Hutchison/MRC Research Centre – Case Study
Located on the Addenbrooke's Hospital site, approximately two miles south of the centre of Cambridge, the Hutchison/MRC Research Centre is a state-of-the-art cancer research facility. The building was built in 2001 and is a leading site for basic and translational cancer research in Cambridge and houses the MRC Cancer Unit and some laboratories of the Department of Oncology.
Kershaw Mechanical Services were appointed by the University of Cambridge to undertake small refurbishment and room changes to four rooms. The building works consisted of minor alterations to the rooms, which were then reconfigured to the client’s requirements.
Working on rooms on the ground and third floor, the team made modifications to the workbenches, ceilings and walls as well as to the existing ventilation and pipework systems - including the medical gases.
To fit the new designs and layouts the ventilation systems were re-commissioned and the domestic systems were altered. A new layout for the medical gases was installed and connected to the equipment within the rooms. Electrical works and modifications were also carried out including fire alarm and access control works.
Throughout the project, the other rooms within the research centre were occupied and in use. This meant that extra care had to be taken to ensure the safety of the staff and visitors using the building. Kershaw was in continual communication with the client to ensure the work being undertaken caused the minimal disruption possible. Deliveries and removals were organised to avoid peak times and where isolation of services was required the team liaised with the client in good time to make sure there was minimal disruption to the working practices of the wider site.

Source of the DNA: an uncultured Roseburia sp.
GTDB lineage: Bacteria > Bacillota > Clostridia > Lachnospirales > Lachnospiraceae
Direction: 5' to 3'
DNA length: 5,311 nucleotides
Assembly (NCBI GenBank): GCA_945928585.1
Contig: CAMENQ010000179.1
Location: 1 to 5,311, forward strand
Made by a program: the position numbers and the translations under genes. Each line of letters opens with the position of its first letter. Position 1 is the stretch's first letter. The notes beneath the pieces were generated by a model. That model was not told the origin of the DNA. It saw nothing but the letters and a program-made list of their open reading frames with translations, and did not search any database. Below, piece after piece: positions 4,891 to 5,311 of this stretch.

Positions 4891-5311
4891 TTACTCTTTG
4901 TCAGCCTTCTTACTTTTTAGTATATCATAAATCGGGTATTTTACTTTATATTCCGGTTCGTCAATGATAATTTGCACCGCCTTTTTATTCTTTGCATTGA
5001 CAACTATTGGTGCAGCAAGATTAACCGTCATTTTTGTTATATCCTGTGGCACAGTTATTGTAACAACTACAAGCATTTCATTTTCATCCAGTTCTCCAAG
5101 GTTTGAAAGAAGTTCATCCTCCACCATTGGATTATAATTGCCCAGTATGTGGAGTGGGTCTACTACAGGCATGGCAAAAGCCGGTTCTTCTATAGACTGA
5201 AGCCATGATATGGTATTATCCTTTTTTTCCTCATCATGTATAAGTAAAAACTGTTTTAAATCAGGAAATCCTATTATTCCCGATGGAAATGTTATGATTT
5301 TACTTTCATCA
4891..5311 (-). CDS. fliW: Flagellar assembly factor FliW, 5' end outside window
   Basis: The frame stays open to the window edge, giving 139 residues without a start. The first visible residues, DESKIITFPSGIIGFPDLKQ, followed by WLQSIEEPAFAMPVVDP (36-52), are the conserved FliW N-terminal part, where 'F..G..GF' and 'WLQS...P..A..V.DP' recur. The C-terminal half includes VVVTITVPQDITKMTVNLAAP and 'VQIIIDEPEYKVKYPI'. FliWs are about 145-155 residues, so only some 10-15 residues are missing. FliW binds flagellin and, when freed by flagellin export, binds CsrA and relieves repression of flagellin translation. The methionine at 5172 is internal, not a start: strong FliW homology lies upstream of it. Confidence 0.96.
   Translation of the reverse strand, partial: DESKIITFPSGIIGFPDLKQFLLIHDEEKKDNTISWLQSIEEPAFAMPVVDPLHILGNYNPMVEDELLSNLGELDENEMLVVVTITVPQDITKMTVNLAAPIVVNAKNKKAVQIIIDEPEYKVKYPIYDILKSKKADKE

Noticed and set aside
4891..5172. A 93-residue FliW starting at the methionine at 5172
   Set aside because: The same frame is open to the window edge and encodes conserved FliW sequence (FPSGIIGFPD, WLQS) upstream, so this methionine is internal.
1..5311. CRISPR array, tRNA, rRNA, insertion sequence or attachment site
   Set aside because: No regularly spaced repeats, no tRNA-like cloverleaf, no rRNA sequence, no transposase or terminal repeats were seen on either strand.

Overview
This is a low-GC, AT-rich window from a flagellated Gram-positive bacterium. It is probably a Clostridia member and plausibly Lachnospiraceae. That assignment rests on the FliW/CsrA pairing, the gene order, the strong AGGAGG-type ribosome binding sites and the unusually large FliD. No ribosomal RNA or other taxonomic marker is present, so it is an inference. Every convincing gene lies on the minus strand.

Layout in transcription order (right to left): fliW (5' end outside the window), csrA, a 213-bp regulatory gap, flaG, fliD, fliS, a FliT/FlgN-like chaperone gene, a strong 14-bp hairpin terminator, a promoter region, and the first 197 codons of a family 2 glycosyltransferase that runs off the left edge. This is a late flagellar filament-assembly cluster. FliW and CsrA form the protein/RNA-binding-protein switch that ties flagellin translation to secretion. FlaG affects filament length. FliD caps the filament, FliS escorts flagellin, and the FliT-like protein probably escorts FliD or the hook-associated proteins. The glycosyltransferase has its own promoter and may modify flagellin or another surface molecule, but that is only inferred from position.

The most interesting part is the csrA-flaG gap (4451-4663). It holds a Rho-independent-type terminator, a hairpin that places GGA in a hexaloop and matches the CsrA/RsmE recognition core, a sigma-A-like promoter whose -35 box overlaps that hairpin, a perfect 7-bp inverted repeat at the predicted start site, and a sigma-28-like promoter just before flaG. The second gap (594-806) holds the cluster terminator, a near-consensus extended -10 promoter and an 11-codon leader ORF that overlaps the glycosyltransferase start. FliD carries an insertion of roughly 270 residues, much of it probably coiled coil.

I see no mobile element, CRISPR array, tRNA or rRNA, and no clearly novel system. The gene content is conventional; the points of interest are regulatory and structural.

Paul Harris, Special Projects Division, Kershaw Mechanical Services “As with any project completing it to programme, in a safe and controlled way, is our priority. When working in a live environment there are many factors we have to take into consideration. The safety of our team and the occupants of the building will always come first. We then have to think about how we can schedule the works to cause minimal disruption to those working within the premises.” He continued “I think the key to this is to maintain a great relationship with the client and make sure there is regular communication. That way we can plan and undertake works safely and the clients are always aware of where we are in the programme.”
The project was started in late 2014 and completed by February 2015.